Compassion
Nov19

Compassion

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Dance Music Triple
Nov19

Dance Music Triple

This week Spotify shuffled up some tunes for me as part of its regular Discover Weekly and one song in particular just sent shockwaves through my head as it tumbled through the headphones; that was Hey Music Lover by S’Express, a song I’d not heard since it probably charted in the very late 1980s and which I can only assume I didn’t really care for at the time. My music tastes towards the end of college and prior to university were eclectic but dance and pop weren’t really in the mix. However, listening to it again, decades later… The passage of time clearly affects appreciation for things in the old days. Sometimes it’s bad – old wankers and idiots who’ve never studied history (or probably much at all) voting the country back into a poorer, more oppressive era, for instance – but sometimes, like now, it’s wonderful. S’Express led to a bit of a musical journey through other dance and acid and house tracks this week and here are...

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Mangor The Oh-So-Curious Dinosaur
Nov17

Mangor The Oh-So-Curious Dinosaur

In 1959 F.James Bermond – through Jerkin Press in America and Gordon Humley Books in the UK – published the first of seven dinosaur books aimed at the teenage market. Like the other Bermond books Mangor The Oh-So-Curious Dinosaur stands out for its approach to quite adult themes buried under its seemingly innocent adventure personifying beasts from Earth’s distant past. In particular, Mangor The Oh-So-Curious Dinosaur tackles family loss – separation from the herd during a migration – as well as intolerance – bullying from Pterosaurs because of his inability to fly – and the fabric of reality – construction of the quantum portal with the aid of the robots back to the start of the novel. In an interview with The Cleveland Weekly in 1961 when asked why all his books featured benevolent robots tinkering with time Bermond responded by asking why nobody questioned how the dinosaur could...

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Diary Of A Portsmouth Freedom Fighter
Nov17

Diary Of A Portsmouth Freedom Fighter

Day One And there it is. The notification. That cold-blooded figurehead that quietly slithered into the top spot in the country got her way. She wants what a lot of people want; she wants to keep them out and throw some of them already in out too. And she wants to monitor everything. She’s clearly unhinged, totally unsuitable to represent the huge variety of people. A lot of people – stupid people, naturally, because this is my narrative – want what she wants as well, but not the majority, and definitely not the “very clear” majority she insisted and insisted made her Ice Empress of the Free World. Do you want to leave the European Union? That was the question. I don’t remember it asking if we wanted to be led into darkness by an entity crafted from vengeance but there’s always small print somewhere in those documents. In a pie chart you could barely make out the difference that very clear majority of people who could be bothered to vote selected and we’re not supposed to include the non-voters so there you have it. The country barely wanted to be free of beneficial meddling and now we’re getting free. And the people in my city apparently wanted to be free of beneficial meddling too and so I’ve decided I’m going to help them. I love this city and I hate its people. Do you know Portsmouth? It’s a city on an island. Three road routes on and a few foot-bridges plus a rail line. After that the only way on or off is by water. There’s a naval dock and a commercial port but the water’s shallow so the size of vessels is limited. We’ve got some ferry services to the Isle of Wight off the south coast and to Gosport to our west. What I’m trying to say here is that to isolate my city, to free it from any of that horribly useful interference from outside influences, you don’t really need to do much at all. I commute to and from work by car and it takes me on and off the island every single working day. I’ve seen what happens when there’s an accident on one of those three road routes, mostly because it’s almost a daily occurrence. Hell, everyone in Portsmouth has seen what happens. Stationary chaos. Thousands of metal, motorised marvels idling away with increasingly stressed humans idling away inside them. The vehicles start diverting from their preferred route and quickly overload the second route and then the third. Everything slows, even more than normal. Those traffic maps start filling with deepening red....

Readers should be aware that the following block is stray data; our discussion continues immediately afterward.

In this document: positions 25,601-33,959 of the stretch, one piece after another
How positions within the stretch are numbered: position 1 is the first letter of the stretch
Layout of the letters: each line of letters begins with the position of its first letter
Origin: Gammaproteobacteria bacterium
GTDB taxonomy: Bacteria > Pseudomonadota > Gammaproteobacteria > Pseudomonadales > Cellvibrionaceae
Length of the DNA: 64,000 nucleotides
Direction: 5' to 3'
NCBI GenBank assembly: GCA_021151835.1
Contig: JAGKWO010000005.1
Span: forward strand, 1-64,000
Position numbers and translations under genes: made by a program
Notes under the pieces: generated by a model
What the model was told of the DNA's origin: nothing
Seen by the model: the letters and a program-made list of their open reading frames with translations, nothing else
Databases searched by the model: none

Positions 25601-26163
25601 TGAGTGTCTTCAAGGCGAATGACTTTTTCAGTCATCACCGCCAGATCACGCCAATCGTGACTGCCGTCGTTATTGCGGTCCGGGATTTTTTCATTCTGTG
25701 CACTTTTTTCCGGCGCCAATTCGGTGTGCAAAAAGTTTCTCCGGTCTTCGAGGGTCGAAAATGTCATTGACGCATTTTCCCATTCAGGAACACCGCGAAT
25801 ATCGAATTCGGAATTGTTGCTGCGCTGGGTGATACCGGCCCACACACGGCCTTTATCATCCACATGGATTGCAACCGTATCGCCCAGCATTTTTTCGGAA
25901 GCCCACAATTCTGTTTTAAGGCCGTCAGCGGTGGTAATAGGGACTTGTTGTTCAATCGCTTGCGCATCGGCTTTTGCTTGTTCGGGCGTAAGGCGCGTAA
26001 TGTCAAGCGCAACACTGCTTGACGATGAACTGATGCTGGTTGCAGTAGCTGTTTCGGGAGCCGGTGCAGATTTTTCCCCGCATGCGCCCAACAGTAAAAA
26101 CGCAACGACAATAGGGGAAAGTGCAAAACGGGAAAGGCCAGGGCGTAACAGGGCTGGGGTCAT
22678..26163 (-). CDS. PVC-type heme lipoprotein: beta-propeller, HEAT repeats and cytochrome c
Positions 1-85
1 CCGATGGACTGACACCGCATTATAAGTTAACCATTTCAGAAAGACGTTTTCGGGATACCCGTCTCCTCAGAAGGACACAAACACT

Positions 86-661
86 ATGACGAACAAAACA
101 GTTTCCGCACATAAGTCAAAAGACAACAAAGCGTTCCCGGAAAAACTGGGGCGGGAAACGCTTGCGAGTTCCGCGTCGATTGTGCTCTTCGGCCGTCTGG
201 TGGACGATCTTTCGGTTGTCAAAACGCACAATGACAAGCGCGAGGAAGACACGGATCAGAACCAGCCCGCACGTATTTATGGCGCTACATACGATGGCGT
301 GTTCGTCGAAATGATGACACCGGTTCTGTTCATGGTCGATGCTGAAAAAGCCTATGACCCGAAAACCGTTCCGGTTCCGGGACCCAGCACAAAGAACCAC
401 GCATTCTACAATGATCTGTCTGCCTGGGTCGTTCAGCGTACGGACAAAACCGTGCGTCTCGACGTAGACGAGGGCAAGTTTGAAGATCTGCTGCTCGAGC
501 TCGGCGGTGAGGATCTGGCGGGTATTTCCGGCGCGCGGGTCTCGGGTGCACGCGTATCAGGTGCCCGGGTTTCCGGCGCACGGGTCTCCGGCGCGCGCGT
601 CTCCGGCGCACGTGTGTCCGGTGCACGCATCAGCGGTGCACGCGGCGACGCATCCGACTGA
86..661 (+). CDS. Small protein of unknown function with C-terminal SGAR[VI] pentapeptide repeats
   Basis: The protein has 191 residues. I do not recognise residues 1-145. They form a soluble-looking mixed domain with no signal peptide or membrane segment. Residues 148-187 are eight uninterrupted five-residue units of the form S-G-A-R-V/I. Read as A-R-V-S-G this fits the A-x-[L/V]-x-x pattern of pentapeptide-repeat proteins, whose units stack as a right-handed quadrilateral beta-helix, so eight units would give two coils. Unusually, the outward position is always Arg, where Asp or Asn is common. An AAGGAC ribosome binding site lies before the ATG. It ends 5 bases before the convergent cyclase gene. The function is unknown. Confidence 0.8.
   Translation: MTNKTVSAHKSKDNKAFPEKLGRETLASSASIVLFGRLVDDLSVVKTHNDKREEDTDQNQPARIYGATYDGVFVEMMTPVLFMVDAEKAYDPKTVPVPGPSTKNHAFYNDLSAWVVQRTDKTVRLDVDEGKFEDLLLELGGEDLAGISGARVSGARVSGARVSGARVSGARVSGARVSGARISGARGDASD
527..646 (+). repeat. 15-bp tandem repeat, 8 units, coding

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The Women Of Kilobaud Computing
Sep26

The Women Of Kilobaud Computing

Computer programming is seen as a mainly male profession which can probably be attributed to the rise in home computers in the early-to-mid 1980s that were then marketed almost exclusively for boys. I can remember lusting after a Sinclair ZX Spectrum as soon as I saw one in operation and I know that all of my male friends ended up getting a computer of some sort within the first few years of that decade; female friends and relations, though… not a clue. However, prior to the most recent 30 year period computer programming was certainly more equal, if not heavily leaning towards women in the industry. To illustrate this – and just because they’re so full of retro gorgeousness I can’t resist them – here are some covers from Kilobaud Microcomputing...

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